Meeting this demand was the objective. Any way possible. Spotting a truckload of Grommes & Ullrich whiskey idled at a stop sign in the Loop, Chicago’s downtown area, Deanie performed that city’s first liquor hijacking on December 19, 1921. Combustively, he entered the cab of the truck and pushed the startled driver out. He then turned the truck towards Maxwell Street, where he deposited the precious cargo with one Samuel J. Morton, whose garage served as a depot for stolen vehicles. Saloonkeepers who had no intention of ceasing their business, but would instead go underground, were willing to buy alcohol at exorbitant prices, and Deanie was able to sell the entire load in 20 minutes over Morton’s shop telephone.

At the advent of Prohibition, Deanie determined to remain one step ahead. A half-hearted attempt at this business would not be worth the battle, so he decided to create his own monarchy over the 42nd and 43rd wards as their sole provider of beer. With revolver, he and his boys eliminated any looming competition, including a local imbecile named Steve Wisniewski who hijacked an O’Banion truck weeks after Prohibition began. The poor chump received the unglamorous reputation as being Chicagoland’s first victim of the infamous "one-way ride," a term credited to Hymie Weiss.

Thanks to the O’Banion mob, the thousands of speakeasies on the North Side thrived and the Gold Coast’s hoi-polloi parties were kept wet. Within and around the vicinity of Lincoln Park, Deanie’s transporters moved beer and whiskey at all hours -- in refurbished milk trucks, in taxis, in leather-topped tin lizzies, on streetcars, and on foot. His promoters and scouts were everywhere, drumming up thousands of dollars of new business weekly and sniffing out new commercial channels. "I pay 10 percent of whatever we can sell it for," he would tell probable informants, "Nobody who tips me off ever gets implicated." Like the credo of any successful businessman, Deanie believed that the customer came first. what the customer wanted and when he wanted were ordained law.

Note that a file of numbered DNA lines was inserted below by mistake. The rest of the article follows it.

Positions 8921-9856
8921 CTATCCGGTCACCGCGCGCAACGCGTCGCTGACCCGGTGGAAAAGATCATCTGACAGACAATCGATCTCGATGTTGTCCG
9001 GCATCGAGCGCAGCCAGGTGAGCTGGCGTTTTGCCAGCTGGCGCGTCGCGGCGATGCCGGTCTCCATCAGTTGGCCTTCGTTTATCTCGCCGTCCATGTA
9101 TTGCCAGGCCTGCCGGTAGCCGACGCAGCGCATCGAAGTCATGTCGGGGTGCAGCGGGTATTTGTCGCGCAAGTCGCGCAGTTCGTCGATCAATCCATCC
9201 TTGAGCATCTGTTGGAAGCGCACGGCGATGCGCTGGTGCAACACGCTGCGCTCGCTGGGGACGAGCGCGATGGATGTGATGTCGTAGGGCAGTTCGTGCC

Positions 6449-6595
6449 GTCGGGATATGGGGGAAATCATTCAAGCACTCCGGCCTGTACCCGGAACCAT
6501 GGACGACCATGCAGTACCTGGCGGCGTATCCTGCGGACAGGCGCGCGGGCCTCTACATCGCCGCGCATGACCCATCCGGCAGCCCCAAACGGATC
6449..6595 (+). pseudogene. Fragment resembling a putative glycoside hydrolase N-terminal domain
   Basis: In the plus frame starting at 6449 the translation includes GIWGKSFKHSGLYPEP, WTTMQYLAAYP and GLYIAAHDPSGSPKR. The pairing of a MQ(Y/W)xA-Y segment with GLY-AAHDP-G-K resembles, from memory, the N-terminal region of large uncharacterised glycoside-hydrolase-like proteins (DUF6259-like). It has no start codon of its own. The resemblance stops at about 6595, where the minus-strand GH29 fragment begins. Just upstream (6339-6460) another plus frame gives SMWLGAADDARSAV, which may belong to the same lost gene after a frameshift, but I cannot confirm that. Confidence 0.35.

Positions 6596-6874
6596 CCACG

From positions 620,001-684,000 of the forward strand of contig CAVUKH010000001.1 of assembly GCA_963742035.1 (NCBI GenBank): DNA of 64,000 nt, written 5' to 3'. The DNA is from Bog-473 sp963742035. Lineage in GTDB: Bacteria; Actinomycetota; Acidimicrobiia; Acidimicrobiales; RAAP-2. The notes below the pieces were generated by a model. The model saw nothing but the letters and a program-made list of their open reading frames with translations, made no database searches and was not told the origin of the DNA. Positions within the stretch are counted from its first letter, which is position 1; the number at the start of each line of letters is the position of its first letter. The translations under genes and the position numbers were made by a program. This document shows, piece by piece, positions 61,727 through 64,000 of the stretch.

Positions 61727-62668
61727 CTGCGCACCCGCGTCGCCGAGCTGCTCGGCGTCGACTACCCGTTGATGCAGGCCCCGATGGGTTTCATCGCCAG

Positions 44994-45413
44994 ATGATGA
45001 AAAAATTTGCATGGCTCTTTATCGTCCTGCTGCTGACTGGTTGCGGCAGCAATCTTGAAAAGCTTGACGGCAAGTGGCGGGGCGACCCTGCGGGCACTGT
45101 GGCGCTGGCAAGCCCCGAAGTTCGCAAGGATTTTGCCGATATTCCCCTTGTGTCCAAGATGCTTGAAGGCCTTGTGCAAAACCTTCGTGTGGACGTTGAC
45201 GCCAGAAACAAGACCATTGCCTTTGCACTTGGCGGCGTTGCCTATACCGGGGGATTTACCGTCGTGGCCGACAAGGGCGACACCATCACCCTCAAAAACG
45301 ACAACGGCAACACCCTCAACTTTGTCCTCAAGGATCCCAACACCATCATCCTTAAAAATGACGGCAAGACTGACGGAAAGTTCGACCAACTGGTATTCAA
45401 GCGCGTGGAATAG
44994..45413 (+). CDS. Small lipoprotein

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Judge Bob E. Crowe 
His power became extensive. With payoffs, the officials looked the other way. (After all, they were his clients.) And Deanie continued to control the vote. "Who holds the 42nd and 43rd wards...?" the public sang. "...O’Banion in his pistol pockets."

Curtis Johnson contributes an anecdote in Wicked City that clearly illustrates the sway Deanie O’Banion held over authorities in Chicago. Hymie Weiss was tried on larceny charges in January, 1920, but, after he was acquitted, Judge Robert E. Crowe (later state’s attorney) brashed him: "There is not enough evidence to convict you, I’m sorry to say...If you ever come before me again, and there is enough evidence to convict, I’ll give you the full limit." Adds Johnson, "Judicial prudence kept Judge Crowe from mentioning that only the night before the defendant and O’Banion had been at his home to plan election-day mayhem."